Sunday, September 21, 2008

Alternate side parking

I'm in charge of parking a friend's car while he and his wife are out west. It's a Toyota Prius, and although I always have some trouble remembering the exact sequence of activities one initiates to start the goddam thing, it is amusing to drive once it's going. For the record, I find the notion that there even is an exact sequence of what I consider to be disintuitive events--some bizarre analogue of foreplay--needed just to start a car [A CAR!] profoundly annoying.

Anyway, although I'm reporting all this now, I've driven it a number of times before. The first thing I noticed? It's zippier than I thought it would be. But once you get past that, the cool thing is this whole electric/gasoline engine interface. The astonishing thing about the Prius is the almost imperceptible smoothness with which it switches from gas to zap. And back.

Now I am here to tell you, dear reader, that I am an extraordinarily talented driver. Soft hands, a gentle touch, an almost otherworldly understanding of the dynamics of the thing writhing in thrall beneath me.
Wait a minute.
We're talking cars here, right?
Yeah. What did you think we were talking about?
I dunno. "Writhing in thrall beneath me?"
How else would you describe the act of driving a car?
Well, gee. I can think of about a million other ways to describe it.
Well that's how I'm describing it.
Okay. Just had to ask.
Back to the matter at hand: When I say this to you, dear reader; when I talk about automobiles to you, you must treat it as Gospel. (Speaking of Gospel, remind me to tell you about walking down the street the other day listening to Magic--Bruce Springsteen's better-than-you-would-imagine recent album.) So when I tell you that the gas/zap interface is a technological wonder, you must also take this as Gospel.

And really, what's the act of mashing your foot on the accelerator if not some version of call and response? If that's the term. Can I get a witness?

Anyway, back to driving: Some of my less talented friends confuse aggressive driving with good driving. My friend Earl does this, and as a result he's always hitting something or rolling sideways down embankments. This is not to say aggression isn't a good driving trait. It is, in fact, essential. But it's got to be enlightened aggression. Zen-like aggression. Open to wonder. Open to tears at the joy of it all.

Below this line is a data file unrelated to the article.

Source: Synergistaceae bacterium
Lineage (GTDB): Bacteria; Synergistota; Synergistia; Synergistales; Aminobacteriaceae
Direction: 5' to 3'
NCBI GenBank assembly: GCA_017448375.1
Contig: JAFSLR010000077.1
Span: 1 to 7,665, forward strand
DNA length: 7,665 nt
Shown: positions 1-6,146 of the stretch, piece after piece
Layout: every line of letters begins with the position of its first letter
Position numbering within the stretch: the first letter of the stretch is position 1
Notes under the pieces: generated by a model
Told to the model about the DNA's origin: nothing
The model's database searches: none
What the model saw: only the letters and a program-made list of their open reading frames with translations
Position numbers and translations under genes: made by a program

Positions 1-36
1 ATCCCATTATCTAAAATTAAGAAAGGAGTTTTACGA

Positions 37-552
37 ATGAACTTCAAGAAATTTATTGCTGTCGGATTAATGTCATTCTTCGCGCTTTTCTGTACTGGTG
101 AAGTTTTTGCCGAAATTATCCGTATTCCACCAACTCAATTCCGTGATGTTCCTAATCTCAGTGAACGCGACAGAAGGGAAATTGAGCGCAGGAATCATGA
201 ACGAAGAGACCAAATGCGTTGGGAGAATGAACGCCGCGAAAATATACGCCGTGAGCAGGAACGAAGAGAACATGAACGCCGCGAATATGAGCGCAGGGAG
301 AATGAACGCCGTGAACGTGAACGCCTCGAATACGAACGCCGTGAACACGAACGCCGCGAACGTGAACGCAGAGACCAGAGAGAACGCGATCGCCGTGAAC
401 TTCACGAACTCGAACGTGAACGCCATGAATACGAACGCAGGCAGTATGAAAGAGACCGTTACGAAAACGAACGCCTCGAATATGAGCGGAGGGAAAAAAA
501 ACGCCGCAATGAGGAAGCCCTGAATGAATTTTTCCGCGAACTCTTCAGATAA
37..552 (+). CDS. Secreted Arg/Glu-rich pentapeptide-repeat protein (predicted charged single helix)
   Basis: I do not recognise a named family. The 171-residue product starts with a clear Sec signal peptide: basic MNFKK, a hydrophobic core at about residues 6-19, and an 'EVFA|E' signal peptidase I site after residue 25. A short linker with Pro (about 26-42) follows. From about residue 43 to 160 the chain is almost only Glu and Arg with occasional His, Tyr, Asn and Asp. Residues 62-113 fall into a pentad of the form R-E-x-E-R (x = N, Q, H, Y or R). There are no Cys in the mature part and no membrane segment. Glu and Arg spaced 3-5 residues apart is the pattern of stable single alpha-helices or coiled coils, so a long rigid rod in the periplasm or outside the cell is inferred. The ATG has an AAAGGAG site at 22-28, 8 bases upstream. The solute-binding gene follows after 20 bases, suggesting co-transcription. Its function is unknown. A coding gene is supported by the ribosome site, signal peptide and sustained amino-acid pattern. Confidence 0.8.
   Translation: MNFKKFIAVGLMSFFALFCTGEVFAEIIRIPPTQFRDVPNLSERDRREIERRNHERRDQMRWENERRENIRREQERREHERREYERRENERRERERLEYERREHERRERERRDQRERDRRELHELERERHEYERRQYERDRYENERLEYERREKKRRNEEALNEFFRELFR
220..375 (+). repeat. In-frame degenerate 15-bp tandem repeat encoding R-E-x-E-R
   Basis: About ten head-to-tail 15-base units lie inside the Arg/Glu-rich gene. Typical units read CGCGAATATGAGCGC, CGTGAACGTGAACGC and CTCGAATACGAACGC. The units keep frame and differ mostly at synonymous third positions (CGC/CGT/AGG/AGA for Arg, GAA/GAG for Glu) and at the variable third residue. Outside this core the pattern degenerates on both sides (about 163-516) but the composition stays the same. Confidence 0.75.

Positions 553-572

Zen-like aggression is not to be confused with passive aggression, by the way. Passive aggression is a fine way to conduct your affairs in general, but it's a bad way to drive.

It's also a good way to paint. I keep looking at my portrait of Hank Greenberg, trying to decide what to do next, all the while succumbing to the feeling that it's great just the way it is. I'm just sitting here in the office (9.30 on a Sunday morning. You think this shit is easy?), looking at my painting. I guess I'm waiting for it to make the first move.

I keep a list of ways in which Picasso and I differ as painters. Me? I'm passive aggressive. Him? Protean fury (if that isn't the most overworked cliche about Picasso in the history of the world) 24-seven.

Which has never been confused with passive aggression. Crikeys--I better man-up or they're never gonna give me a fucking chapel to paint.


Blogger meggie said...

Wow, I love your paintings. Love your ideas about driving cars, but I am female, & a car is a car is a car to me.

2:05 PM  
Anonymous Earl said...

For the record, I am an assertive driver, not an aggressive driver (although, to be fair, at times I can be aggressive). As for running into things, I would think that TYOMP would endeavor to be more accurate with its reporting. Things have been running into me. The last incident thankfully only damaged the car and not the lives of the passengers inside. As the Wyoming Highway Patrolman said, these kinds of accidents generally turn out way worse than this one, thanks to your quick thinking. Make a note.

9:33 AM  

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